Some have turned to traditional Lean Manufacturing practices to transform their operations from the high margin, low-productivity model of the past. Unfortunately, success has been elusive: traditional Lean practices are not well suited to pharma's complex, highly variable, shared-asset production environments.
Others have looked to technology to provide leaner, demand-based production. Our company recently surveyed manufacturing performance at 1500 pharmaceutical manufacturers. We found that—even after spending millions on enterprise resource planning (ERP) systems, advanced planning and scheduling (APS) systems, and other traditional technologies—many are still chasing performance improvements at the plant level. Only a third of those surveyed felt that their IT systems have delivered their expected ROI. Respondents cited lack of information visibility, no awareness of variability and lack of support for Lean principles.Global visibility, global optimization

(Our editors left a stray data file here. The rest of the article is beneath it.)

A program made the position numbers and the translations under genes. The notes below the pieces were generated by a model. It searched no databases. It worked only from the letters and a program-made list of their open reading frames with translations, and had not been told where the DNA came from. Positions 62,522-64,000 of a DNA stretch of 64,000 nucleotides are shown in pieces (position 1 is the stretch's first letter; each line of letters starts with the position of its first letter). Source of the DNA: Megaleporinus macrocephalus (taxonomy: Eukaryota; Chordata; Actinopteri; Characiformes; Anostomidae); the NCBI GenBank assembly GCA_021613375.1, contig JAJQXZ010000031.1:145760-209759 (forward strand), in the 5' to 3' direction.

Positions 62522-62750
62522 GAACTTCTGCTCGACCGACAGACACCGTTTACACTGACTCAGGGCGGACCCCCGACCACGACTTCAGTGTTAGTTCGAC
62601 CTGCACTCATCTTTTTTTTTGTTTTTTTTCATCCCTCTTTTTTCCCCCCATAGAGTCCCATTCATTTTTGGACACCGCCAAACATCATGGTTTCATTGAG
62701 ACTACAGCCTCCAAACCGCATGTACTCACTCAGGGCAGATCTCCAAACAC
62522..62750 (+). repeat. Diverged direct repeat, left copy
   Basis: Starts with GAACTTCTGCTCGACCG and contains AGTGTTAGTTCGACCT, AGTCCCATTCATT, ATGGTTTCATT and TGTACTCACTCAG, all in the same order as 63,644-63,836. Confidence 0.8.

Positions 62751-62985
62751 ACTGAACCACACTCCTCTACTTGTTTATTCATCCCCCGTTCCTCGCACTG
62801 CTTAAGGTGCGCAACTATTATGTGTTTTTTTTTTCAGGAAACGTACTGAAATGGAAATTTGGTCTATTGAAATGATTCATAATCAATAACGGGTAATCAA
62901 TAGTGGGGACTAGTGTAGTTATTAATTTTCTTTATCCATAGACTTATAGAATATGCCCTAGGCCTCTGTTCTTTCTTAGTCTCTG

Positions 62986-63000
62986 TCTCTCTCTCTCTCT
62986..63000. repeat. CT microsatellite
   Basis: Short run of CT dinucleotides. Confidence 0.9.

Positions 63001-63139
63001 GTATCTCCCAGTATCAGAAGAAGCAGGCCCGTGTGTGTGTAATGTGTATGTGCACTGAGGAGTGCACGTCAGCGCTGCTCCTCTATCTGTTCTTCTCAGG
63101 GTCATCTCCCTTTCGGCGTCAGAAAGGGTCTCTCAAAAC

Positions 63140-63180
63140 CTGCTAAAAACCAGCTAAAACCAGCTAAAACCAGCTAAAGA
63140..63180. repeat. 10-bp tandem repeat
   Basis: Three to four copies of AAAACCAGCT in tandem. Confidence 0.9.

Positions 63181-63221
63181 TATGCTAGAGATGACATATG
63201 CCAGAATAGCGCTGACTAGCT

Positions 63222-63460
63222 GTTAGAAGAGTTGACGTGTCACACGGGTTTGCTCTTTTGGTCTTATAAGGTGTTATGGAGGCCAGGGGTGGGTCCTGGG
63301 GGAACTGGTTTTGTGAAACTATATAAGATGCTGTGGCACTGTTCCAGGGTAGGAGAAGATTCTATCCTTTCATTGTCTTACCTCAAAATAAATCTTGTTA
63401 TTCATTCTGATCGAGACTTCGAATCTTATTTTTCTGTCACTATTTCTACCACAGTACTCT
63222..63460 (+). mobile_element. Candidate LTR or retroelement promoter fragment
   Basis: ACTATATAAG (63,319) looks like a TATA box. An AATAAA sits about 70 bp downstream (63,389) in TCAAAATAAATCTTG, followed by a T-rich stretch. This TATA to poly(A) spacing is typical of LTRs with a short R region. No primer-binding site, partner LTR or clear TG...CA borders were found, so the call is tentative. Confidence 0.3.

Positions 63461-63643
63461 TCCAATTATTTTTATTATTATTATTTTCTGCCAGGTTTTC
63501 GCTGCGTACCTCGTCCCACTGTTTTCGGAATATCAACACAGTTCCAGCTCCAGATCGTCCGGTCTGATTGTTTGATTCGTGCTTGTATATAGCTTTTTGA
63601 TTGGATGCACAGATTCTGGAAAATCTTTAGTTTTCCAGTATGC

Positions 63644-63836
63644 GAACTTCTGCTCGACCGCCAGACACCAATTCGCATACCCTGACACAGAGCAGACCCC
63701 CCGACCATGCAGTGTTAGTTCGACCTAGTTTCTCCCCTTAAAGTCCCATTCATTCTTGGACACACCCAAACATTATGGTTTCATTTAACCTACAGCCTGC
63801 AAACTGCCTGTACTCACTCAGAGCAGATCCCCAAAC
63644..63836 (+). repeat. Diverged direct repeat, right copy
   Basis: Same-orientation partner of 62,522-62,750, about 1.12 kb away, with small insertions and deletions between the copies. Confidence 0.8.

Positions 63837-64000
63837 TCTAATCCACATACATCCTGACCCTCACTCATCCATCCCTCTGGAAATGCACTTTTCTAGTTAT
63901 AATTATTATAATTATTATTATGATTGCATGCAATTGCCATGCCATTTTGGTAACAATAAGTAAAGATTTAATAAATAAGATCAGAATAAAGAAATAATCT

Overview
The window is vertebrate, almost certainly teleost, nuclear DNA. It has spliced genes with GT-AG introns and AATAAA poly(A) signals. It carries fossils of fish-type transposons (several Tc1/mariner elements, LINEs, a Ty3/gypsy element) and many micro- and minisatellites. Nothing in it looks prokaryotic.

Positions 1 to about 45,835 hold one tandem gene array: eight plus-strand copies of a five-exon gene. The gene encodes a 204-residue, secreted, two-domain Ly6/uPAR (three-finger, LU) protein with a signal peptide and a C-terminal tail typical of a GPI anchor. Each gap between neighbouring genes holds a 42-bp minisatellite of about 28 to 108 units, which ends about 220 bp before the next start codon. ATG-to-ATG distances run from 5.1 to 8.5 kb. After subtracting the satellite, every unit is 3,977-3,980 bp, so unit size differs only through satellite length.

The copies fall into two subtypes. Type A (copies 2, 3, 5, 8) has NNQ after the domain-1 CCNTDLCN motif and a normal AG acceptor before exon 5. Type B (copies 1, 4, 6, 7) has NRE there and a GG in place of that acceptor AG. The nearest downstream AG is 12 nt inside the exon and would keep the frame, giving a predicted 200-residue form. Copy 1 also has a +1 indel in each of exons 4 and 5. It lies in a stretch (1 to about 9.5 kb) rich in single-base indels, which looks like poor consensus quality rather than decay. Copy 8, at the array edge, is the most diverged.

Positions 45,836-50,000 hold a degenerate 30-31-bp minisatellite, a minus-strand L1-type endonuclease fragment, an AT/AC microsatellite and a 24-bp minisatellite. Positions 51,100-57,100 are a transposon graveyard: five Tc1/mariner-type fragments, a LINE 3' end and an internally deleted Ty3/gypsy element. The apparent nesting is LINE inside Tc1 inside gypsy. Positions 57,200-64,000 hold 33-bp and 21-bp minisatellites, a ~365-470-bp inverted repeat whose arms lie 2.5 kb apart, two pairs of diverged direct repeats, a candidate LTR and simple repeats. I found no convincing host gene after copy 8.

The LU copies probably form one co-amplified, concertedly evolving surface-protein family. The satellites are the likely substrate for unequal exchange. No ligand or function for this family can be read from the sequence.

Most successful Lean implementations have been in high-volume, low-mix manufacturing, which isn't surprising given Lean's links in the automotive industry: the Toyota Production System. Implementing traditional Lean is a struggle in the pharmaceutical arena, where hundreds of products, dozens of work centers, and significantly more process and demand variability are the norm.
The good news is that this is changing. Next-generation optimization software and methodologies can adapt traditional Lean Manufacturing techniques to account for variability and mitigate its impact. By changing traditional performance metrics, using flow-path management to derive more flexible approaches to define value streams and organizational structure, and using alternate means of calculating inventory, capacity planning and lot sizing, companies such as Bristol-Myers Squibb have cut cycle times and inventory in half or more, while achieving on-time delivery rates as high as 99%.
To begin reducing the $50 billion per year waste, manufacturers must leverage this Modified Lean approach and combine it with flow-based manufacturing methodologies, simulation and analytics software, and variations on demand-based pull scheduling. This next generation solution will enable companies to:
Scott Geller is president and CEO of Invistics, 5445 Triangle Parkway, Suite 300, Norcross, GA 30092, tel. 770.559.6386, fax 770.582.9298, http://www.invistics.com/.
1. J. Macher and J. Nickerson, "Pharmaceutical Manufacturing Research Project Final Benchmarking Report," Washington University in St. Louis, September 2006.